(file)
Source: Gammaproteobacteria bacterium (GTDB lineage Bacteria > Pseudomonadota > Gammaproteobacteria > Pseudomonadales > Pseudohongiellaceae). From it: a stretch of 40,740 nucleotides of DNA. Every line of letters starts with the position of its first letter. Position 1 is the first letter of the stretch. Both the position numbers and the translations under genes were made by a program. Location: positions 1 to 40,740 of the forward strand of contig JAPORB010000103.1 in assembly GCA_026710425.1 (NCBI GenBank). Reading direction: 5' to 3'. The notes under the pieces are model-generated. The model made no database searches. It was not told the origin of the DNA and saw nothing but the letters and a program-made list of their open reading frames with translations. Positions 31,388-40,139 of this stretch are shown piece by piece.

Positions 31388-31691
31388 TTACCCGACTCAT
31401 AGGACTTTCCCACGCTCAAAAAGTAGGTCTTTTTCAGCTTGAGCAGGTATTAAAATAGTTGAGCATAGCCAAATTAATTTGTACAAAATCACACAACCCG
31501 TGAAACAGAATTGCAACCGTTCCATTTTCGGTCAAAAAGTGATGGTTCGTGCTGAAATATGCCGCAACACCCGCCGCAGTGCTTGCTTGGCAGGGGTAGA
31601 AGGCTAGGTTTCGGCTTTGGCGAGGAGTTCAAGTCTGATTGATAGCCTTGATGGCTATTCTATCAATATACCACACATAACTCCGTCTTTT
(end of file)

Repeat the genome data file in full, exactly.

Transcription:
Source: Gammaproteobacteria bacterium (GTDB lineage Bacteria > Pseudomonadota > Gammaproteobacteria > Pseudomonadales > Pseudohongiellaceae). From it: a stretch of 40,740 nucleotides of DNA. Every line of letters starts with the position of its first letter. Position 1 is the first letter of the stretch. Both the position numbers and the translations under genes were made by a program. Location: positions 1 to 40,740 of the forward strand of contig JAPORB010000103.1 in assembly GCA_026710425.1 (NCBI GenBank). Reading direction: 5' to 3'. The notes under the pieces are model-generated. The model made no database searches. It was not told the origin of the DNA and saw nothing but the letters and a program-made list of their open reading frames with translations. Positions 31,388-40,139 of this stretch are shown piece by piece.

Positions 31388-31691
31388 TTACCCGACTCAT
31401 AGGACTTTCCCACGCTCAAAAAGTAGGTCTTTTTCAGCTTGAGCAGGTATTAAAATAGTTGAGCATAGCCAAATTAATTTGTACAAAATCACACAACCCG
31501 TGAAACAGAATTGCAACCGTTCCATTTTCGGTCAAAAAGTGATGGTTCGTGCTGAAATATGCCGCAACACCCGCCGCAGTGCTTGCTTGGCAGGGGTAGA
31601 AGGCTAGGTTTCGGCTTTGGCGAGGAGTTCAAGTCTGATTGATAGCCTTGATGGCTATTCTATCAATATACCACACATAACTCCGTCTTTT